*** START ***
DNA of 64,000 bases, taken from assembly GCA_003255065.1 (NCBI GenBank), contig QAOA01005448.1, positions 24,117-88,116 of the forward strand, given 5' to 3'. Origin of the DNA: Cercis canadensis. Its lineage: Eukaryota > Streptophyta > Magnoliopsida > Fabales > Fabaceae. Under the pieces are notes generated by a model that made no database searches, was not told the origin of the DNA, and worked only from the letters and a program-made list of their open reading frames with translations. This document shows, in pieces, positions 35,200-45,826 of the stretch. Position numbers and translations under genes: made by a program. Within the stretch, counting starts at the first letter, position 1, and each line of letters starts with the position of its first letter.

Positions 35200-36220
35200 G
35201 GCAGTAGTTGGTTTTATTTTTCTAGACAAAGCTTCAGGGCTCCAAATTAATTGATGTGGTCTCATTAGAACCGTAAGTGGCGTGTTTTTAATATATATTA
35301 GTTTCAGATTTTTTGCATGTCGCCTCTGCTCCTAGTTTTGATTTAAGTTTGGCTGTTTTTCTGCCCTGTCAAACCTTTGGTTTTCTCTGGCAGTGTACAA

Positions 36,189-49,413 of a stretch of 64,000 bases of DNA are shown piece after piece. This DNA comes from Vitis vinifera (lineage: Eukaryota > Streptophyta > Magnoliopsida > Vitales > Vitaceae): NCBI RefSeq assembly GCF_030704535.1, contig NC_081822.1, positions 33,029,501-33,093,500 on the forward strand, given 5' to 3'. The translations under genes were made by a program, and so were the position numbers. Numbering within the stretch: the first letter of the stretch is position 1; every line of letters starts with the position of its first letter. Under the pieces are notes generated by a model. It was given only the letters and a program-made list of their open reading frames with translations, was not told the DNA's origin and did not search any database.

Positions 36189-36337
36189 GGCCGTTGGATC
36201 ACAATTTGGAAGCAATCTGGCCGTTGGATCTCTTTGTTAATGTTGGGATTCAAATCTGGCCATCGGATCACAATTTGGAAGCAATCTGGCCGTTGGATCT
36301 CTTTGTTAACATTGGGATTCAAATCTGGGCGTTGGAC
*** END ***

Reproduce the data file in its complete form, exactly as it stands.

DNA of 64,000 bases, taken from assembly GCA_003255065.1 (NCBI GenBank), contig QAOA01005448.1, positions 24,117-88,116 of the forward strand, given 5' to 3'. Origin of the DNA: Cercis canadensis. Its lineage: Eukaryota > Streptophyta > Magnoliopsida > Fabales > Fabaceae. Under the pieces are notes generated by a model that made no database searches, was not told the origin of the DNA, and worked only from the letters and a program-made list of their open reading frames with translations. This document shows, in pieces, positions 35,200-45,826 of the stretch. Position numbers and translations under genes: made by a program. Within the stretch, counting starts at the first letter, position 1, and each line of letters starts with the position of its first letter.

Positions 35200-36220
35200 G
35201 GCAGTAGTTGGTTTTATTTTTCTAGACAAAGCTTCAGGGCTCCAAATTAATTGATGTGGTCTCATTAGAACCGTAAGTGGCGTGTTTTTAATATATATTA
35301 GTTTCAGATTTTTTGCATGTCGCCTCTGCTCCTAGTTTTGATTTAAGTTTGGCTGTTTTTCTGCCCTGTCAAACCTTTGGTTTTCTCTGGCAGTGTACAA

Positions 36,189-49,413 of a stretch of 64,000 bases of DNA are shown piece after piece. This DNA comes from Vitis vinifera (lineage: Eukaryota > Streptophyta > Magnoliopsida > Vitales > Vitaceae): NCBI RefSeq assembly GCF_030704535.1, contig NC_081822.1, positions 33,029,501-33,093,500 on the forward strand, given 5' to 3'. The translations under genes were made by a program, and so were the position numbers. Numbering within the stretch: the first letter of the stretch is position 1; every line of letters starts with the position of its first letter. Under the pieces are notes generated by a model. It was given only the letters and a program-made list of their open reading frames with translations, was not told the DNA's origin and did not search any database.

Positions 36189-36337
36189 GGCCGTTGGATC
36201 ACAATTTGGAAGCAATCTGGCCGTTGGATCTCTTTGTTAATGTTGGGATTCAAATCTGGCCATCGGATCACAATTTGGAAGCAATCTGGCCGTTGGATCT
36301 CTTTGTTAACATTGGGATTCAAATCTGGGCGTTGGAC